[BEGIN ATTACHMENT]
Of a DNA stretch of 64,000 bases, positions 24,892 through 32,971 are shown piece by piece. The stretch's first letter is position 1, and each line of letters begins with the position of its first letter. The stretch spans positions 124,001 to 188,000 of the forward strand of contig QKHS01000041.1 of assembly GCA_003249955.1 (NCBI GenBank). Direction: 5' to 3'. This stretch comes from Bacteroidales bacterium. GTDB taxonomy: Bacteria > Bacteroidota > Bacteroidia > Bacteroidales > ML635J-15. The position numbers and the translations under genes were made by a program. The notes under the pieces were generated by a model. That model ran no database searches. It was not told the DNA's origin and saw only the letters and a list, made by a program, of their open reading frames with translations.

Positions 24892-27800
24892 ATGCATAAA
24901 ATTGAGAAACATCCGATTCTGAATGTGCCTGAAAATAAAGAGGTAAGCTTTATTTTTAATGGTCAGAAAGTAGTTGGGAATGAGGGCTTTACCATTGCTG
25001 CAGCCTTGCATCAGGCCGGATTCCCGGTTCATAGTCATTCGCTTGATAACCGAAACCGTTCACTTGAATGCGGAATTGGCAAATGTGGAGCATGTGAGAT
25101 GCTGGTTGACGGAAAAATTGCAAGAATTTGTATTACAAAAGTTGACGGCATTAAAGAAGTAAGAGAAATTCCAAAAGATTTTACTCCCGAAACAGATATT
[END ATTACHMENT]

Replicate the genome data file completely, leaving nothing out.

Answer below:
Of a DNA stretch of 64,000 bases, positions 24,892 through 32,971 are shown piece by piece. The stretch's first letter is position 1, and each line of letters begins with the position of its first letter. The stretch spans positions 124,001 to 188,000 of the forward strand of contig QKHS01000041.1 of assembly GCA_003249955.1 (NCBI GenBank). Direction: 5' to 3'. This stretch comes from Bacteroidales bacterium. GTDB taxonomy: Bacteria > Bacteroidota > Bacteroidia > Bacteroidales > ML635J-15. The position numbers and the translations under genes were made by a program. The notes under the pieces were generated by a model. That model ran no database searches. It was not told the DNA's origin and saw only the letters and a list, made by a program, of their open reading frames with translations.

Positions 24892-27800
24892 ATGCATAAA
24901 ATTGAGAAACATCCGATTCTGAATGTGCCTGAAAATAAAGAGGTAAGCTTTATTTTTAATGGTCAGAAAGTAGTTGGGAATGAGGGCTTTACCATTGCTG
25001 CAGCCTTGCATCAGGCCGGATTCCCGGTTCATAGTCATTCGCTTGATAACCGAAACCGTTCACTTGAATGCGGAATTGGCAAATGTGGAGCATGTGAGAT
25101 GCTGGTTGACGGAAAAATTGCAAGAATTTGTATTACAAAAGTTGACGGCATTAAAGAAGTAAGAGAAATTCCAAAAGATTTTACTCCCGAAACAGATATT